By Katherine Bielawa Stamper
It’s a Monday evening. I’m perched at the kitchen table surrounded by books and note cards. My husband sits at the dining room table, a thick text and notebook in front of him. Our daughter settles on the living room floor—her usual study spot—surrounded by a mass of books and papers. Her cell phone sits amid the academic sprawl, poised to accept a text at any moment.
Dinner is over. The dishwasher hums, scrubbing plates clean as we endeavor to imprint new knowledge onto the slates that are our minds.
I opted to take a class instead of teaching this semester. Introduction to Literature seemed an appropriate challenge for this dedicated reader of nonfiction. Being required to read “made up stuff,” I mused, was the only way to force my hand to put down the memoirs and histories I’m so naturally drawn to. (That said, I enjoy reading poetry and plays.)
The instructor’s well-crafted syllabus allowed me to make the acquaintance of authors I’d not been exposed to. William Faulkner, Flannery O’Connor and Kate Chopin are among my new literary “friends.” Fictional tales from the American South and the nineteenth century pre-feminist-revolution era enhance my cultural understanding.
I enrolled in the class thinking, maybe, FINALLY, someone can teach me to appreciate Shakespeare. ACTUALLY, I learned why I’m not drawn to his work…a very important revelation!
Shakespeare, arguably, a highly gifted writer, tended to write plays in which the “upper crust” members of society assumed lead roles. Personally, I care less about the prince of Denmark’s fate than that of the person who fixed his meals or sewed his vestments. I assumed I was literarily challenged, unable to grasp the deeper meanings of his work. I now know otherwise. I simply don’t care for his work.
Henrik Ibsen, August Strindberg, Arthur Miller and Tennessee Williams are playwrights who speak to me and what I care about. I read their plays for fun and am drawn to performances of their work. These “realist” writers focused on the lives and problems encountered by the “everyman” and “everywoman” in society. I may not like the character of deluded traveling salesman Willy Loman in “Death of a Salesman,” but I can relate to him, because I’ve met people like him.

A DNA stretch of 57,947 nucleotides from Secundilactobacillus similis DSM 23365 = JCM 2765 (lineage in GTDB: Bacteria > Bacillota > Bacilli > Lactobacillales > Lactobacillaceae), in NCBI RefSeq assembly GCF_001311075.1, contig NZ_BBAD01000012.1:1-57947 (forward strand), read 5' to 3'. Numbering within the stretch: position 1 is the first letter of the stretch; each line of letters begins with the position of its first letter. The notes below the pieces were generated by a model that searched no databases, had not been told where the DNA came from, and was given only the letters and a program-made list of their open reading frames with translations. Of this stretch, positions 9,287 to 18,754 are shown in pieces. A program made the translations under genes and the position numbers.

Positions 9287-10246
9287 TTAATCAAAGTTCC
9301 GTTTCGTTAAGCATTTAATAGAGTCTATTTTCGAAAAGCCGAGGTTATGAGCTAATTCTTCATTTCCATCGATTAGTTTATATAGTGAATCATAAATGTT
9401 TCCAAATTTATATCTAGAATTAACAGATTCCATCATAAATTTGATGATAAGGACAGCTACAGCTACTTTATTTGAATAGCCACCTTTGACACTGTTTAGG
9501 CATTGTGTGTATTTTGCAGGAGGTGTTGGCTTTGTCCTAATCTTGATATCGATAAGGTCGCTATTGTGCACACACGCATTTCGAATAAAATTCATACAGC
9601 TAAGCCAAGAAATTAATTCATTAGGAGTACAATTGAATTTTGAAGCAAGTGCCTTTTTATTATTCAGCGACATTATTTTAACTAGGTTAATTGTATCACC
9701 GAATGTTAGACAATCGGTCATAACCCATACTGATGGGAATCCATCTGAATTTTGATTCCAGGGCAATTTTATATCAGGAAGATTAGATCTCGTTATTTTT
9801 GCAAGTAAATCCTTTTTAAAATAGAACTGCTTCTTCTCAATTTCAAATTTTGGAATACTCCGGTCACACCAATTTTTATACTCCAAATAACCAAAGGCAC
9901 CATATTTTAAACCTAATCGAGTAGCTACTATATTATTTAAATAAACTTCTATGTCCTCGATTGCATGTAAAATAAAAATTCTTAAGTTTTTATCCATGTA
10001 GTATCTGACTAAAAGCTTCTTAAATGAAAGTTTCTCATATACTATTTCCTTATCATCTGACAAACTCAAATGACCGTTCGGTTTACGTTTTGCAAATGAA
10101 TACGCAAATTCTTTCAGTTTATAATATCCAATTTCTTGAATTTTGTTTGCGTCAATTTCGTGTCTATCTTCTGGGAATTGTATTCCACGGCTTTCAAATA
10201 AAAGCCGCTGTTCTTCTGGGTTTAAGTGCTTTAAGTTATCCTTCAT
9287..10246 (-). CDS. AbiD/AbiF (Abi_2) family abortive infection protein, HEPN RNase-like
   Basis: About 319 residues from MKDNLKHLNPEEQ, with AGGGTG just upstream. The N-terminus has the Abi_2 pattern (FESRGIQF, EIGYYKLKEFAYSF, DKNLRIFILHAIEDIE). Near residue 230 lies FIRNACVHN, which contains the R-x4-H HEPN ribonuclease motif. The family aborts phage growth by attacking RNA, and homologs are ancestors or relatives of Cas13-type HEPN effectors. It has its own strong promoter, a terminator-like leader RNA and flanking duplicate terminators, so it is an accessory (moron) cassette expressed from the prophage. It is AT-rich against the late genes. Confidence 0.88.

Reading, crafting essays and discussing literature with classmates is proving a highly satisfying experience. I look forward to my Thursday evening class like a delicious slice of chocolate cake. It’s a treat.
Writing a research paper—something I haven’t done in a quarter century—is proving more daunting. Goodbye to onion-skin paper with red-tinted margins. Adieu to counting spaces to perfect bibliographical references. Hello to figuring out the vagaries of MLA and auto-formatting in Word. I’m still trying to decode delayed pagination. I feel my brain stretching, even as palms moisten amid obstructionist technology. It’s worth working up a sweat to learn something new.
Meanwhile, at the dining room table, my engineer husband hems and haws after a day at the office as he tries to decode French grammar. He’s shifted from problems of semiconductor chip development to decoding verb conjugations. He applies the same diligence to his study of a foreign language that he does to tackling technical problems. He sits with it. He thinks about it. He leaves it. He talks to someone about it. He comes back to it and voila—it makes sense.
I chuckle, just a little. Raised bilingually, my brain was wired from the start for parallel universe thinking. Conjugations were a snap for me. That said, math is not and my husband is my ever-patient tutor. He, too, laughs good-naturedly at my frequent mathematical gaffes.
Our daughter pores over chemistry or French or maybe a bit of literature in her preferred learning perch. Her method of studying is messy and scattered and colored by pens, pencils and highlighters. Staccato text messages come in fast and furiously as she and classmates discuss a homework assignment or engage in brain-saving diversions.
She continues to work long after we’ve retired for the night. All I know is that the mass of books and papers is gone by morning. Her backpack stands packed and ready for yet another day of high school.
We each have our own methods to approach the madness that is learning. What’s key is that we’re taking steps learn. As someone who occasionally can’t remember a word mid-sentence, knowing that I can now define and spell onomatopoeia with ease is, indeed, a treat!
It’s time to go learn something.